> step gets a line number. Decisions are controlled by jumping to
> different "line numbers." No where in the language was there any notion
> of or ability to make your program remotely abstract. You know those
> jokes on slashdot.org that read:


True, for the basics on those microcomputers. In 1987
or so (maybe 1986) I switched over to Quickbasic which
got rid of those problems, included an IDE, and produced
fast compiled code. TrueBasic was also available in 1987.


> That is BASIC in a nut shell. Sure, modern versions have gotten a
> little better, dispensing of evils such as line numbers and the like,
> but they are only marginally better.


Modern = last 15+ years. My experience with with the now
very dated Quickbasic which I last touched in .. 1993? It
seemed quite comparable to Turbo Pascal in its capabilities.

> Each language carries with it a philosophy. BASIC stands alone in being
> so utterly perverse that learning it will render you completely
> unmarketable, except as a basic programmer, as you unlearn its
> limitations and learn how to think in the abstractions of every other
> language.


Which was just fine with me. I learned Pascal in Sr. High,
C in college (and C++ and Fortran) and didn't get paid to be
a full-time programmer until 3 years after I graduated college.


> Perhaps I can best illustrate the difference between the two with an
> analogy. Suppose you came to me and asked which was a better way of
> learning a foreign language, the python way or the BASIC way.


> The Python way would be how a language is taught in any normal class
> you might find at a local college. You learn the vocabulary, grammar,
> history and culture of the language.


Let's try this recasting of your analogy.

Suppose you had to learn Latin without a teacher or without
access to Latin speakers. The only way you had to get feedback
was by typing a letter to the Latin Language Institute, fortunately
staffed by very patient folks but they only reply in Latin.
All you have is a book that came along with the typewriter.

You don't at this point know there is a culture or a history.
Rome? What's that? But you like horses so you start writing
about equus. The LLI responds with a bit more about horses.
A conversation starts. After a lot of practice you learn
you can do more with Latin than talk about horses and find
there's over 2,500 years of recorded history in Latin, including
stories about horses.

Finally you move to a place that has a language teacher and
you learn Latin more rigously, that it's "Romani ite domum"
and not "Romanes eunt domus", and find out about Greek, and
Swedish, and Japanese, and all sorts of other interesting
languages.

Given the hardware constraints of the early 1980s, which
language do you think should have been used instead of BASIC?

Andrew
http://www.velocityreviews.com/forums/(E-Mail Removed)

 
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Gregor Horvath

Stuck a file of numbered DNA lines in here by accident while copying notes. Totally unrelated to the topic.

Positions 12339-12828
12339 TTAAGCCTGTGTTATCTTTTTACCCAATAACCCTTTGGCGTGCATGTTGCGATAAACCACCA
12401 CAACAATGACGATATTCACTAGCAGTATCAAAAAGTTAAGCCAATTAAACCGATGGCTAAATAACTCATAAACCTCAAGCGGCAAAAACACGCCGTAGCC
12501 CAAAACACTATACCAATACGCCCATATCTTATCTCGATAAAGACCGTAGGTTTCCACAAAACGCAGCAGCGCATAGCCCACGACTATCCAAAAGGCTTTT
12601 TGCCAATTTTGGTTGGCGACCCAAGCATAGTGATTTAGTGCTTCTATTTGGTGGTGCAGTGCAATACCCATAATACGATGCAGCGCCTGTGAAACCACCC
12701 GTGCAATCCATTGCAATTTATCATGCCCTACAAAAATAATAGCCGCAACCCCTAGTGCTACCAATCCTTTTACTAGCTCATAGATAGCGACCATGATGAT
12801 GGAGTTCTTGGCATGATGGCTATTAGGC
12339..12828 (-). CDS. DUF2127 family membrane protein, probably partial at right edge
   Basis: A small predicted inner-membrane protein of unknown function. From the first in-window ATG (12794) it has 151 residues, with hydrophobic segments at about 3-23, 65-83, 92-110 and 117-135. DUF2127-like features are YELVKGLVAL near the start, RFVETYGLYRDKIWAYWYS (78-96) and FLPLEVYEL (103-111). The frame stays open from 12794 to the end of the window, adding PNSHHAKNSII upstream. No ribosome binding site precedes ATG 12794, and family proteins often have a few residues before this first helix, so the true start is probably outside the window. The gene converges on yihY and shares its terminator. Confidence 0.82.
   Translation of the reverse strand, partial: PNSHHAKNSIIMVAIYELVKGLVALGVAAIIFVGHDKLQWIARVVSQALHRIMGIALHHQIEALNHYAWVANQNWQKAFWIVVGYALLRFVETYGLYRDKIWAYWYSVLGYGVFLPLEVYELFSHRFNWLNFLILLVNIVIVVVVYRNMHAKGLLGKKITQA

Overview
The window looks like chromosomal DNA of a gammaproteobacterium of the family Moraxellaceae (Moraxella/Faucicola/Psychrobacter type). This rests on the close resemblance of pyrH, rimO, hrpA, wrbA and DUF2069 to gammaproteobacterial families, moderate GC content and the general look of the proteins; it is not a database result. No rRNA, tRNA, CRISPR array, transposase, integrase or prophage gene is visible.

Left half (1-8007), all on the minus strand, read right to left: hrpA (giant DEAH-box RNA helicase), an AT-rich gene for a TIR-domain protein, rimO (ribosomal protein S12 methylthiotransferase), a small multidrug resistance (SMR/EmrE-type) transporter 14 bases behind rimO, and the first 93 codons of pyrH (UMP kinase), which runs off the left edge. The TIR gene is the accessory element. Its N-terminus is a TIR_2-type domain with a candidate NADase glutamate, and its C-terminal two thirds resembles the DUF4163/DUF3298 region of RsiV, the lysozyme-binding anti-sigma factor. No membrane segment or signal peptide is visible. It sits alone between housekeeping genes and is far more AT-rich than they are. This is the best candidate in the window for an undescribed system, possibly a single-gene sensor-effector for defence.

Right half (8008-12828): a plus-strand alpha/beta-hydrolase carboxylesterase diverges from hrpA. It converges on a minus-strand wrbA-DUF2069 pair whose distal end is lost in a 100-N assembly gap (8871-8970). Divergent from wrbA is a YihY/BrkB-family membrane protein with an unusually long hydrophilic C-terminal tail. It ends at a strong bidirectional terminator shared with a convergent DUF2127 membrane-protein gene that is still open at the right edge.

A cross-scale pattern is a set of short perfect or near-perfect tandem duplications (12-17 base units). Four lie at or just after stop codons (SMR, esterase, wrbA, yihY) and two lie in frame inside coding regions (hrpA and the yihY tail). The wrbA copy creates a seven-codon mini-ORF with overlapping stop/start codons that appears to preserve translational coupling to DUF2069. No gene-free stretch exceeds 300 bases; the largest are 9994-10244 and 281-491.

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      12-17-2004
Hi,

Adam DePrince wrote:

> computers of the day. This was in a misguided effort to make computers
> understandable to their target audience. The goal of the day was to
> build a system that a manager would want to buy; it was believed that


[..]

BASIC = Beginners all purpose symbolic instruction code

ABC = laerning language

Python = Follows IMHO the same goals as BASIC did,
make programming as simple as possible, they are related

Sure for people loving technology and complexity this goals (simplicity,
easy to understand) are the opposite of their interests. Therefore both
BASIC and Python do have the same opposition with very similar arguments.

Complexity is the evil of all programming. Reducing it is a win.
Therefore BASIC was right and python is also because they follow the
same philosophy.

For example: I even think that the meaningful identation in python is
the continuation of the absence of a line delimiter in BASIC. Braces and
semicolons are essentially useless and redundant because indentation and
LF are already there, therefore leave it out; well this is indeed the
meaning of the word basic.

--
Greg
 
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Mike Meyer
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      12-17-2004
Andrew Dalke <(E-Mail Removed)> writes:

> Adam DePrince
> Given the hardware constraints of the early 1980s, which
> language do you think should have been used instead of BASIC?


Logo. It was invented in 1968, when mainframes weren't much more
powerfull than those '80s microcomputers. It had standard graphics
primitives that are *much* saner than hacking at a bitmapped
display. It was designed specifically to teach children how to think
logically.

You can find out more - including a list of current implementations
and example code - at <URL:
http://en.wikipedia.org/wiki/Logo_programming_language >.

BASIC as implented by Microsoft for the Apple II and the TRS 80 (among
others) is simply the worst programming language I have ever
encountered. Assembler was better - at least you had recursion with
assembler.

<mike
--
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Independent WWW/Perforce/FreeBSD/Unix consultant, email for more information.
 
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Christos TZOTZIOY Georgiou
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      12-17-2004
On Fri, 17 Dec 2004 01:43:56 -0600, rumours say that Mike Meyer
<(E-Mail Removed)> might have written: